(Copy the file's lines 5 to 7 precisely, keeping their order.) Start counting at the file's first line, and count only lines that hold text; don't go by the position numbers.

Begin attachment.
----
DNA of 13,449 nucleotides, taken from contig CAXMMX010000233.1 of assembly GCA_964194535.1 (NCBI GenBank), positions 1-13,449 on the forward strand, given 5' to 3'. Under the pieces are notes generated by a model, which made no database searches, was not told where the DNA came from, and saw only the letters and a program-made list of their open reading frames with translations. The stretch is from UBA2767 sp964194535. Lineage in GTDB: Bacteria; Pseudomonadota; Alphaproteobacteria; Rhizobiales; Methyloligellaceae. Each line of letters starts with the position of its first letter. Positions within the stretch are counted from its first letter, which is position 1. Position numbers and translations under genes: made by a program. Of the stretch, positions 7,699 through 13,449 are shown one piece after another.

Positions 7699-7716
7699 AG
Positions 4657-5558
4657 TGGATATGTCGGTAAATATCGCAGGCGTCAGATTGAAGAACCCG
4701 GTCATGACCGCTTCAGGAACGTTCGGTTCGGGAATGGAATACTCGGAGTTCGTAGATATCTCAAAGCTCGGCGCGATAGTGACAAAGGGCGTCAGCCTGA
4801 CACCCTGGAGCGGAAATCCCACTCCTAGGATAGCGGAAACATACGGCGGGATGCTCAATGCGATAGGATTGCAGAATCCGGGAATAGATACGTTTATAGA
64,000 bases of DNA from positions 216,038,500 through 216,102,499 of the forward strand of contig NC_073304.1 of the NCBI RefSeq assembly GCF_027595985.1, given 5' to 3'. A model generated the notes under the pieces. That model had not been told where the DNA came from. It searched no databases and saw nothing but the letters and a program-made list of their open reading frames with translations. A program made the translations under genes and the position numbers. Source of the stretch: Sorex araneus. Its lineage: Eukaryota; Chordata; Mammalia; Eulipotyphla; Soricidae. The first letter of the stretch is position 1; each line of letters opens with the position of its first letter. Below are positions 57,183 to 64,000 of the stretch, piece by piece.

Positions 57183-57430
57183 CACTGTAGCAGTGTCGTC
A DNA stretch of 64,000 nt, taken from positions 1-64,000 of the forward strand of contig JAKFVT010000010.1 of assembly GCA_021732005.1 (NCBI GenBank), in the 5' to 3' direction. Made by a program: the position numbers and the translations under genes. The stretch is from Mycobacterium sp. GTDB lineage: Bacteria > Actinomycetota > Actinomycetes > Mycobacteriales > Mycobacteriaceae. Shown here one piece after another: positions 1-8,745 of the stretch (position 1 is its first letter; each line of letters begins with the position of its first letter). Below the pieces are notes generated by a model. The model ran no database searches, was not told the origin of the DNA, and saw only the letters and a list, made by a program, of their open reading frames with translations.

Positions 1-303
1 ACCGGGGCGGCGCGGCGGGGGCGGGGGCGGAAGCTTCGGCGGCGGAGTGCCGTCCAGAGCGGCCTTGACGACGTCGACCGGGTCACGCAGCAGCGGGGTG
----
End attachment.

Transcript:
4657 TGGATATGTCGGTAAATATCGCAGGCGTCAGATTGAAGAACCCG
4701 GTCATGACCGCTTCAGGAACGTTCGGTTCGGGAATGGAATACTCGGAGTTCGTAGATATCTCAAAGCTCGGCGCGATAGTGACAAAGGGCGTCAGCCTGA
4801 CACCCTGGAGCGGAAATCCCACTCCTAGGATAGCGGAAACATACGGCGGGATGCTCAATGCGATAGGATTGCAGAATCCGGGAATAGATACGTTTATAGA